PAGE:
## 7B.3 Determining the order of a reaction

$\frac{d[R]}{dt}=-k[R]; \ln [R]=-kt + \ln [R]_{0}; t_{\frac{1}{2}}=\frac{0.693}{k}$

Ryan 1K
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### 7B.3 Determining the order of a reaction

For part c of 7B.3, I know that it says the reaction is first-order, but I thought that if there are two molecules in the reactants, it is a second-order reaction. Is it based on the notation (2A vs A+A) that tells us that it's not a second-order reaction?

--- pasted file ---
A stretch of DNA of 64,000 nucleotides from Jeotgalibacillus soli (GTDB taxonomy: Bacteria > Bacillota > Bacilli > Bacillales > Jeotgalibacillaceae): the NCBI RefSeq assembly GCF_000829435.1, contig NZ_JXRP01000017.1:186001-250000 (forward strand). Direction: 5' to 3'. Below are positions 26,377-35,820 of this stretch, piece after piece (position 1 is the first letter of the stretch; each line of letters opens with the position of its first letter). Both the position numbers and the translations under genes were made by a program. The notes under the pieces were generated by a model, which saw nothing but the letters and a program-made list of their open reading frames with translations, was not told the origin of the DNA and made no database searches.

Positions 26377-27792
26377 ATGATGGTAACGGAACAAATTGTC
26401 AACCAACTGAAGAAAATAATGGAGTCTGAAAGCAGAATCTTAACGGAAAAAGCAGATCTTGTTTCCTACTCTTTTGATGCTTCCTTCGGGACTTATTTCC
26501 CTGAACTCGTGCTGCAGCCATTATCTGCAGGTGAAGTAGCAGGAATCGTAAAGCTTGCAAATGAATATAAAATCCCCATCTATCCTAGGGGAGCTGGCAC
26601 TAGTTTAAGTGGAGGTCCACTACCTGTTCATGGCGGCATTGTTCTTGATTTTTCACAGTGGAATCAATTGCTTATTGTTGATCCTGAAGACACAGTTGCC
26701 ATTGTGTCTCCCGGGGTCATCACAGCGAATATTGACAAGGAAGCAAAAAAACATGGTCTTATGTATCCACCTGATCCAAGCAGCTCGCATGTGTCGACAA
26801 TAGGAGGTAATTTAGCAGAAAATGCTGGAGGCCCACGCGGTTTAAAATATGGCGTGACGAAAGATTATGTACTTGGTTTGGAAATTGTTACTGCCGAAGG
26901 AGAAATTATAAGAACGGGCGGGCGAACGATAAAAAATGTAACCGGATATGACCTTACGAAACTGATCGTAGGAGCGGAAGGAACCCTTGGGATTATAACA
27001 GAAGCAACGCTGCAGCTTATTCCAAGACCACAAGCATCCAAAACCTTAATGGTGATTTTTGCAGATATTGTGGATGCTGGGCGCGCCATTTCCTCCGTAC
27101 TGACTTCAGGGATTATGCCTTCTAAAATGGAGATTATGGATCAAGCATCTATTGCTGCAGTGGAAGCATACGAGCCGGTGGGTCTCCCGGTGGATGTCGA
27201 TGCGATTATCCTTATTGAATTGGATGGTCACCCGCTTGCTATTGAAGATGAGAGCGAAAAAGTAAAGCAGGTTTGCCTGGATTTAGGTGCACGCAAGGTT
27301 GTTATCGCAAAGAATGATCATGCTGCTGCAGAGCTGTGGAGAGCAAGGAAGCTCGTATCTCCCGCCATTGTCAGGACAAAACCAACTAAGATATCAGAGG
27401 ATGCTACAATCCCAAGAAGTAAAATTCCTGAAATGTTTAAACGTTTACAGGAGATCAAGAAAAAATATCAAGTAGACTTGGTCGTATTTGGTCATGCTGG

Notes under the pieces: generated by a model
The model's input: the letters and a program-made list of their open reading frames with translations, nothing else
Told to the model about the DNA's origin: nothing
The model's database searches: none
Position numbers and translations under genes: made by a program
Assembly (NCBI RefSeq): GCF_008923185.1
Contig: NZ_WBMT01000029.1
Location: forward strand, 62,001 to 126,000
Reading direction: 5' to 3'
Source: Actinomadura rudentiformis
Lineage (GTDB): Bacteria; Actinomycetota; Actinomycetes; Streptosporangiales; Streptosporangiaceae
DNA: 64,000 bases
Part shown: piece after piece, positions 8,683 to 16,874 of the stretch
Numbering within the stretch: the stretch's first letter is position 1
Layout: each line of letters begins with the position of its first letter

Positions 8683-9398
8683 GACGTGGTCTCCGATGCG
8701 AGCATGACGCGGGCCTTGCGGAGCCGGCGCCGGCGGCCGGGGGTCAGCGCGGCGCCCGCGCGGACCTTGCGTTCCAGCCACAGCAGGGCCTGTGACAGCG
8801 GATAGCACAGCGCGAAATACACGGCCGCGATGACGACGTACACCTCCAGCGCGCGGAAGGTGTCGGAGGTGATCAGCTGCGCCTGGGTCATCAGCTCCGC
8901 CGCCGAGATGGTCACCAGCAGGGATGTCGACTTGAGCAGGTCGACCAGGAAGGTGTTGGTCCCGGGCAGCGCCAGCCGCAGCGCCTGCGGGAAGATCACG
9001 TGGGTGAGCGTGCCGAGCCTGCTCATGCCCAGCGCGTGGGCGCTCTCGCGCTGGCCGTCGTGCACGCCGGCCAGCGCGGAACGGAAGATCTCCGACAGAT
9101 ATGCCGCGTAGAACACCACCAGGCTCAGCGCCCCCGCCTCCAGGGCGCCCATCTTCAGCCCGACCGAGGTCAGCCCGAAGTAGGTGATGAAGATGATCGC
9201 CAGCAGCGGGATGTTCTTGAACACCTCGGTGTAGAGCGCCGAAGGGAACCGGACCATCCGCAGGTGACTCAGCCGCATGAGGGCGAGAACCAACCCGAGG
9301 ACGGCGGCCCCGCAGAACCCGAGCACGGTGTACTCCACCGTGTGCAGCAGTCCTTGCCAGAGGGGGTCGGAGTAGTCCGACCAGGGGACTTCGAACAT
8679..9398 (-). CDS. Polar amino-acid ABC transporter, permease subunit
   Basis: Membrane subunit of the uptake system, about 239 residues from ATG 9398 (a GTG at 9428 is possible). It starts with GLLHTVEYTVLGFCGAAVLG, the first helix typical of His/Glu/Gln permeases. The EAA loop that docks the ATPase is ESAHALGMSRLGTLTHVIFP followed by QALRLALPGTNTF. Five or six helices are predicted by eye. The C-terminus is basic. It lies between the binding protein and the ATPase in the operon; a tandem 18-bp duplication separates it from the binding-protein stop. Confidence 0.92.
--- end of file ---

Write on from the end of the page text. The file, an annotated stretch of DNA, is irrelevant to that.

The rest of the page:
Ipsita Srinivas 1K
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### Re: 7B.3 Determining the order of a reaction

The equation is bimolecular, but a first order reaction. The notation doesn't determine the order of the reaction For example, in example 7B.1, the equation is first-order in N2O5, despite there being two molecules. The notation is important when determining the rate of a multi-step reaction, but not it's order.
Equation: 2 N2O5(g) ---> 4 NO2(g) 1 O2(g)

Ryan 1K
Posts: 101
Joined: Fri Aug 09, 2019 12:15 am

### Re: 7B.3 Determining the order of a reaction

I thought molecularity and order went together? If not, what is the purpose of molecularity if not to go along with the order of a reaction?